Dear Diary,

Growing up, I went to church every single Sunday. As a matter of fact, my family of seven, spent Fridays worshipping as well. I sang in the children’s choir, served on the usher board and went to church cookouts. My family prayed together–over food and over each other. Every morning, we read the Bible before leaving for school. As I matured spiritually, I learned that I had to seek God on my own. I joined a church and almost always toted an enlightening book in my bag. I talked to God daily–sometimes through tears. I almost always did the right thing and followed the Golden Rule. But something was missing.

I always had an innate sense that I wanted to live my life as a follower of Christ, and at a very young age I accepted Him as my Lord and Savior. I thought I knew how a Christian was supposed to be and so I was that Christian. Except being a Christian was more than what I was doing. In order to be a follower of Christ, I needed to know what I believed and why. I couldn’t just hang on my family’s Christian coattails. I needed a strong, Biblical foundation.


Knowing what you believe and why you believe it is essential to your spirituality. As a Christian,  the Bible tells me to worship God as the Lord of my life and always be ready to explain why I believe. If you don’t know what you believe how can you lead your children or others to believe something as well?

I grew up reciting these two prayers. Now, knowing what I believe and why, I religiously recite the words to my children.

Now I lay me down to sleep. I pray the Lord my soul to keep. If I die before I awake, I pray the Lord my soul to take

Prayer became a part of our daily routine just like brushing our teeth and kissing each other goodnight. My children, 7- and 4-years-old, now do these things without prompting and are happy to inform you that you are not allowed to eat without saying grace! Although they do these things daily, they aren’t done with a lazy or dry attitude. They add their own personalities and excitement into every prayer they utter.

Here’s How We’re Raising a Spiritual Family:

1. Be Open to Individual Expression

When my husband–my high school sweetheart and licensed minister–and I started reciting prayers to our children, we had no idea that they would, in their own unique way, become spiritual beings themselves. When they hear me pray, they will chime in and add a new friend or a “thank you” for something big in their world; Thank you for stopping the rain so we could play outside today. I often hear my kids singing songs they learned at vacation bible school or children’s church. Then there’s my son who will don his Superman cape and proclaim that he is Jesus all the while my daughter is yelling that he is not her Savior!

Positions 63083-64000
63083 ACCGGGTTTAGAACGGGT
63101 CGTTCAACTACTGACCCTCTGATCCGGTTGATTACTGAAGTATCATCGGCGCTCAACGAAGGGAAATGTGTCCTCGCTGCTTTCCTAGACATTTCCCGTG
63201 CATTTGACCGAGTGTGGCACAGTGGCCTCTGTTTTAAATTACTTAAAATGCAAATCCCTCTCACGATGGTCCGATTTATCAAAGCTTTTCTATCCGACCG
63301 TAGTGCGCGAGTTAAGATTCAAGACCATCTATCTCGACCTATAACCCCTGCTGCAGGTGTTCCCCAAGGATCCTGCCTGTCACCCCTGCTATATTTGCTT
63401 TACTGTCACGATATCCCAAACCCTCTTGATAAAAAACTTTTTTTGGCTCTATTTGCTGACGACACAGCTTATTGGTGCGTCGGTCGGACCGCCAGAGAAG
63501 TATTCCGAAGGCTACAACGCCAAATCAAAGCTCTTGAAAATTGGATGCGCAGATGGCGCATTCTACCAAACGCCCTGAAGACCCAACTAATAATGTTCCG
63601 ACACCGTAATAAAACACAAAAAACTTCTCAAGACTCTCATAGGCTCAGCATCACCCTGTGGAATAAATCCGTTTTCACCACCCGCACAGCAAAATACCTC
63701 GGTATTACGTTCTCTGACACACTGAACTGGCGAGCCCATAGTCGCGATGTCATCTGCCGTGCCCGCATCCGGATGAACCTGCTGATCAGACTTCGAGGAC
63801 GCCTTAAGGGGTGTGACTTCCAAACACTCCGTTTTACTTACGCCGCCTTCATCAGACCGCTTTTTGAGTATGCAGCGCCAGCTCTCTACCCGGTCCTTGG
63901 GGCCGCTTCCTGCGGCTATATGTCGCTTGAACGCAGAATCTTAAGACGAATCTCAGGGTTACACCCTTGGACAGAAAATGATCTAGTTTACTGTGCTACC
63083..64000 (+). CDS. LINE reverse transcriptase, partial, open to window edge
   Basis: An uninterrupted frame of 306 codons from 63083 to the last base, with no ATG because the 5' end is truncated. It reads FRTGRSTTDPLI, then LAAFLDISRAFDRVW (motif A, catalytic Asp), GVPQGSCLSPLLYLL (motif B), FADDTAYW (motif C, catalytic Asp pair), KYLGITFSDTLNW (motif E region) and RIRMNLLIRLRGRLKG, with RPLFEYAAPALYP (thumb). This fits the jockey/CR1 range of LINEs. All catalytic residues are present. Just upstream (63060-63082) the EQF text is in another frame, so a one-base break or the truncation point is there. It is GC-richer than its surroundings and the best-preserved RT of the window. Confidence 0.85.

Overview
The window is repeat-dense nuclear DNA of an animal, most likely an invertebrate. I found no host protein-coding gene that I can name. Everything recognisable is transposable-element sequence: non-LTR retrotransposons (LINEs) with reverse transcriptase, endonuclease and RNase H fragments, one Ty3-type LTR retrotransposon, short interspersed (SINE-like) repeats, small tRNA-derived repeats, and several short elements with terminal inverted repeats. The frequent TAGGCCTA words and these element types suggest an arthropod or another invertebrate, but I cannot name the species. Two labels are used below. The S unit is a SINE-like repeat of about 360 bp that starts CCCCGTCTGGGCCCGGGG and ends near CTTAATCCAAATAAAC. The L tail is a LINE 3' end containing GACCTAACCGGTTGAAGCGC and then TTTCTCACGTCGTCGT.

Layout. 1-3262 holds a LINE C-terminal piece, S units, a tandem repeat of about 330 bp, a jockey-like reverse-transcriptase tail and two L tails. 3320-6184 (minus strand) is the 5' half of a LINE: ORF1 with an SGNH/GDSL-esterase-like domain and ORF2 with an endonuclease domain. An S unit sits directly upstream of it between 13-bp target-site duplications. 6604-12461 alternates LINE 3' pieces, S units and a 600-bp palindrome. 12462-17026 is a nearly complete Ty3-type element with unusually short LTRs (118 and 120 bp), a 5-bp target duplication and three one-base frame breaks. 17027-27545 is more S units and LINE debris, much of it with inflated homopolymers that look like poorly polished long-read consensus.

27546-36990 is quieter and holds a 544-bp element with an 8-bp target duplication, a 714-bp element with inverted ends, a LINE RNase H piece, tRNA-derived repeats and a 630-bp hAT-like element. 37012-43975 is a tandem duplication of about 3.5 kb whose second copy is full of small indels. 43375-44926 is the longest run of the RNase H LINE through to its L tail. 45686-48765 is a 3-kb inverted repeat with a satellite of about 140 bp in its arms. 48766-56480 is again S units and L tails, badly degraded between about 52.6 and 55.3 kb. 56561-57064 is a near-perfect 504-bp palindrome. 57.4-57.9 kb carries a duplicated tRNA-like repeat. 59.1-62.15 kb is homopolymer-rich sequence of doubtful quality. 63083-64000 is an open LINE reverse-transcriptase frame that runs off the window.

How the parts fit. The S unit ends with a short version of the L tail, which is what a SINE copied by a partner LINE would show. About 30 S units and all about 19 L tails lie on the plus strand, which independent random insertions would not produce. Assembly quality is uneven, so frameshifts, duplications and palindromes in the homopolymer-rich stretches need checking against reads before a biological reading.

2. Answer Questions

When my children see their father reading his Bible, they instantly want to join him, asking questions along the way; who is he reading about, what did they do? He engages them with kid-friendly language, and in-turn, asks them questions. After attending service on Sunday mornings, they look forward to being quizzed about that day’s lesson. Questions range from the simple, who was the lesson about, to a bit more complex of why/how does this apply to us? When our children have questions, we encourage them to find the answers in the text of the Bible. We will have them interpret the text for themselves while gently guiding them. Sometimes my children ask questions I simply don’t know the answers to! When this happens we look it up together, and we all learn something new.

3. Be an Example

Teach your children by your actions and the rest will fall into place. It is not unusual for us to be driving home from a family outing and have my husband stop the car because he sees someone in need. My children witness their father pray with the individual and then give them whatever money he may have in his billfold. This simple non judgmental act of compassion, empathy and kindness encourages our kids to do more and make a difference in whatever way they can.

Hey DFTM Fam–You don’t have to be the Dalai Lama or Mother Theresa to raise a spiritual family. How are you teaching your children about God?

About The Author

Chelle Johnson
Spiritual Mom

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